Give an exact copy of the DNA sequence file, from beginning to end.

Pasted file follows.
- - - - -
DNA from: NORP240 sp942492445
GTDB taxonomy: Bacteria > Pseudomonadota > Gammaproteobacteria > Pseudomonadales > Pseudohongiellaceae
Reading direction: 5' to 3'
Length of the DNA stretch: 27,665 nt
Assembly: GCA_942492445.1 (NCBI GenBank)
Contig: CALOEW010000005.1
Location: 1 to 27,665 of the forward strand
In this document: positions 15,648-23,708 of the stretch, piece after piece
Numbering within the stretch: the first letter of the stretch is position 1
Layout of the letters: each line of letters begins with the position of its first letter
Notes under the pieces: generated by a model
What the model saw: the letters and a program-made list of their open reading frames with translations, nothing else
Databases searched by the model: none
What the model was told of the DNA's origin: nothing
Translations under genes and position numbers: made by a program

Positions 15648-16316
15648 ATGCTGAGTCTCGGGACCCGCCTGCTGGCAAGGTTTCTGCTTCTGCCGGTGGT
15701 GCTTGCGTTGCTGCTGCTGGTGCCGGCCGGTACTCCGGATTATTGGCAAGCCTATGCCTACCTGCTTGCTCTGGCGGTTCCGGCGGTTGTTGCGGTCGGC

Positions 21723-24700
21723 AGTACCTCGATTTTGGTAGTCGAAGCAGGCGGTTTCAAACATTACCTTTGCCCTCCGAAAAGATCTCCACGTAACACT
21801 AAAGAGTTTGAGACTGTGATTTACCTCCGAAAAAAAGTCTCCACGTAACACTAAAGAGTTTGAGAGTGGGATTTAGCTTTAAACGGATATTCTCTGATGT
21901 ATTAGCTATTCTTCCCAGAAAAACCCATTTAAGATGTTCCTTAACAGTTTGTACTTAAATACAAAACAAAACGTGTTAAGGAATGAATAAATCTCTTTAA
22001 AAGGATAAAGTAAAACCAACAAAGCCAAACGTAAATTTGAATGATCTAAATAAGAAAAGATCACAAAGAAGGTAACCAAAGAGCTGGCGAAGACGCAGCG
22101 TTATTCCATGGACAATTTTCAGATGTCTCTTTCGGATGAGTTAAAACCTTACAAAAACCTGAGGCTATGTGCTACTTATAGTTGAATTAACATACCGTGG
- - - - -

DNA from: NORP240 sp942492445
GTDB taxonomy: Bacteria > Pseudomonadota > Gammaproteobacteria > Pseudomonadales > Pseudohongiellaceae
Reading direction: 5' to 3'
Length of the DNA stretch: 27,665 nt
Assembly: GCA_942492445.1 (NCBI GenBank)
Contig: CALOEW010000005.1
Location: 1 to 27,665 of the forward strand
In this document: positions 15,648-23,708 of the stretch, piece after piece
Numbering within the stretch: the first letter of the stretch is position 1
Layout of the letters: each line of letters begins with the position of its first letter
Notes under the pieces: generated by a model
What the model saw: the letters and a program-made list of their open reading frames with translations, nothing else
Databases searched by the model: none
What the model was told of the DNA's origin: nothing
Translations under genes and position numbers: made by a program

Positions 15648-16316
15648 ATGCTGAGTCTCGGGACCCGCCTGCTGGCAAGGTTTCTGCTTCTGCCGGTGGT
15701 GCTTGCGTTGCTGCTGCTGGTGCCGGCCGGTACTCCGGATTATTGGCAAGCCTATGCCTACCTGCTTGCTCTGGCGGTTCCGGCGGTTGTTGCGGTCGGC

Positions 21723-24700
21723 AGTACCTCGATTTTGGTAGTCGAAGCAGGCGGTTTCAAACATTACCTTTGCCCTCCGAAAAGATCTCCACGTAACACT
21801 AAAGAGTTTGAGACTGTGATTTACCTCCGAAAAAAAGTCTCCACGTAACACTAAAGAGTTTGAGAGTGGGATTTAGCTTTAAACGGATATTCTCTGATGT
21901 ATTAGCTATTCTTCCCAGAAAAACCCATTTAAGATGTTCCTTAACAGTTTGTACTTAAATACAAAACAAAACGTGTTAAGGAATGAATAAATCTCTTTAA
22001 AAGGATAAAGTAAAACCAACAAAGCCAAACGTAAATTTGAATGATCTAAATAAGAAAAGATCACAAAGAAGGTAACCAAAGAGCTGGCGAAGACGCAGCG
22101 TTATTCCATGGACAATTTTCAGATGTCTCTTTCGGATGAGTTAAAACCTTACAAAAACCTGAGGCTATGTGCTACTTATAGTTGAATTAACATACCGTGG